A Place Called Winter is a beautifully written and tender novel about one man’s journey to find himself, loosely based on the life of the author’s maternal grandfather. Harry’s anxieties about his sexuality is made more poignant by the reader’s ability to look back from more enlightened times. But this, along with the references to the racism and sexism of the time, is never heavy-handed. When Petra, wanting to better understand her husband’s relationship with her brother, asks if the men’s connection is emotional as well as physical, he tells her:
“I suppose, in a different world … if everyone felt differently, it would be both. When a thing has always been forbidden and must live in darkness and silence, it’s hard to know how it might be, if allowed to thrive.” (p270)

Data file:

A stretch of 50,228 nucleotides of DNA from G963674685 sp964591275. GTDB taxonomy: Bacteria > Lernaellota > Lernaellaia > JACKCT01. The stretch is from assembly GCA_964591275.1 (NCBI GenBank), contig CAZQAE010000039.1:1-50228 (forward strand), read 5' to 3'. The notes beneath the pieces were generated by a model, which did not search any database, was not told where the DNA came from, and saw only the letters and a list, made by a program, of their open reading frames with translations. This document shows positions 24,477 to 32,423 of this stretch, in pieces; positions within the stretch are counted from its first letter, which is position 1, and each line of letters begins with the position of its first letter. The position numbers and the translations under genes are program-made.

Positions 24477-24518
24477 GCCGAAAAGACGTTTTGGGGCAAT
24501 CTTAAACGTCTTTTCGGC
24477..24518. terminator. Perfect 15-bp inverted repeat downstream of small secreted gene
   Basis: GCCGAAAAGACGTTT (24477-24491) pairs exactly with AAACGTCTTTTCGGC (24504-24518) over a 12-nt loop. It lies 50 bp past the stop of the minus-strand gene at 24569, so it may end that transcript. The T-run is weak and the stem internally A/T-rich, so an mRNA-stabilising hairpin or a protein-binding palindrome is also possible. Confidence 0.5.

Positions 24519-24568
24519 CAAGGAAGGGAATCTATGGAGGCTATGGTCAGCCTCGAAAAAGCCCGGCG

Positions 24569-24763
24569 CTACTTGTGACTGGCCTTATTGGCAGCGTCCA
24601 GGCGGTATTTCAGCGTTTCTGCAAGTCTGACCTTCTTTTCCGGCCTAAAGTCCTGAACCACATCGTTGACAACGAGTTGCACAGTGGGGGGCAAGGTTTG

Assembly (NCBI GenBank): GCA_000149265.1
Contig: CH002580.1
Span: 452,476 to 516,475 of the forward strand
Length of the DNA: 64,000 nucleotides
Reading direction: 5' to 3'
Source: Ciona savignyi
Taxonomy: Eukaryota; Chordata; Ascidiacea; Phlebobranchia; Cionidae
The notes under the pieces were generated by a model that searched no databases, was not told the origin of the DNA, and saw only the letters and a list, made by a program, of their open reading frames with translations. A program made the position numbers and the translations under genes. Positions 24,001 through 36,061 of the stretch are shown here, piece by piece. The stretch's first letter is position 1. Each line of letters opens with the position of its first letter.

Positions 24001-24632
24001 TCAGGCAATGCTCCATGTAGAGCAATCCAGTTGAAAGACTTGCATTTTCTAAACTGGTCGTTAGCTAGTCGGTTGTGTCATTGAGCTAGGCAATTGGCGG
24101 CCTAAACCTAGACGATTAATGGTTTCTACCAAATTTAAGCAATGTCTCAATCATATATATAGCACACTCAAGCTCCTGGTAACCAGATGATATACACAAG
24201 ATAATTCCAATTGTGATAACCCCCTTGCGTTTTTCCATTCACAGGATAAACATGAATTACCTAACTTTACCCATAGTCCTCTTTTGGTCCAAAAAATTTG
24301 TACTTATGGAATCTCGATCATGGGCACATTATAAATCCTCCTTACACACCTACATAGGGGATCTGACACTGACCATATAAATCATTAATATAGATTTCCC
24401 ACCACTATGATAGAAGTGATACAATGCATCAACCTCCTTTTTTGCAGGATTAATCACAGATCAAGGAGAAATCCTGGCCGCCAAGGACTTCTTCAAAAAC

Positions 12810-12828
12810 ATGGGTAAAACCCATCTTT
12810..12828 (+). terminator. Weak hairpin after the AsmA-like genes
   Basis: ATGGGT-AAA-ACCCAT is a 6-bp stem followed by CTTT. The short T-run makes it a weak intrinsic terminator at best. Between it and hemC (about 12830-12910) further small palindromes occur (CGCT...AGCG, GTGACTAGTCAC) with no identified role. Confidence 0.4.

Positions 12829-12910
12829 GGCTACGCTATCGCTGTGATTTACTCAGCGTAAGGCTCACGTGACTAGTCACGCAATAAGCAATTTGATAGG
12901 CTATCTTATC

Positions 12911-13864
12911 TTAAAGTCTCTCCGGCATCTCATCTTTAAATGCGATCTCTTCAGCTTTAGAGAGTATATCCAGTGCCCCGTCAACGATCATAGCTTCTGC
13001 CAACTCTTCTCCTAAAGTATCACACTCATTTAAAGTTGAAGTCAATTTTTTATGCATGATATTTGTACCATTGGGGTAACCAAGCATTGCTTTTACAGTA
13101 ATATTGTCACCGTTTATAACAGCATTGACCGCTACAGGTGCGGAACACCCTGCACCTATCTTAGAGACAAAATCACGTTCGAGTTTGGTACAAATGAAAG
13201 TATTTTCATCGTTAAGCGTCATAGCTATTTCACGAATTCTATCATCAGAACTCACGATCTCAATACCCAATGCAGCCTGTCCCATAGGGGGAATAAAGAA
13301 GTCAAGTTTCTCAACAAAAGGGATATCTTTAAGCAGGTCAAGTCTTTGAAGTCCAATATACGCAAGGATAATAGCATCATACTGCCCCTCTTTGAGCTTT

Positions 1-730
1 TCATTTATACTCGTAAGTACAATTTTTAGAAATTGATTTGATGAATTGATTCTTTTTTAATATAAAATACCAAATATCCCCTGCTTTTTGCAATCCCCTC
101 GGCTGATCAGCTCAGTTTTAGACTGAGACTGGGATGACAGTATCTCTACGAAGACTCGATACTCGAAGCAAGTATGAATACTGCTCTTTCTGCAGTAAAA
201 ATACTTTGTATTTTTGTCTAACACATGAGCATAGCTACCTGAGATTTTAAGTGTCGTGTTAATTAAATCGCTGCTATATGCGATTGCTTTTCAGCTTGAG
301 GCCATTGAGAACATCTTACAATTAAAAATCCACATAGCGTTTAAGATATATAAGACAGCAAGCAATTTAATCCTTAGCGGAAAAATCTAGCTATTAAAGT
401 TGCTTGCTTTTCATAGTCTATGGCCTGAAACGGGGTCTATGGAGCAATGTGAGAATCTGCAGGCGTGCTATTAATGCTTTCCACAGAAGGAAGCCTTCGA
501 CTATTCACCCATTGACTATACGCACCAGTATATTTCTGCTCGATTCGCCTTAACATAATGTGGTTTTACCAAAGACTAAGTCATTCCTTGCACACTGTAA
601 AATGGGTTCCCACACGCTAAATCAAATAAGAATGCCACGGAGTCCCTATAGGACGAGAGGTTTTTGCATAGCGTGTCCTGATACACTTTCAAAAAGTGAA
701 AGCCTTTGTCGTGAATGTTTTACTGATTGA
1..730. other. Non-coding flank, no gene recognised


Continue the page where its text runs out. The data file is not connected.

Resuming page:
If you’re interested in the history of the European colonisation of North America, if you enjoy un-soppy romance, if you like to read about characters who are required to keep the essence of who they are secret and/or you simply want to read a novel that’s a pleasure from beginning to end, I can highly recommend A Place Called Winter.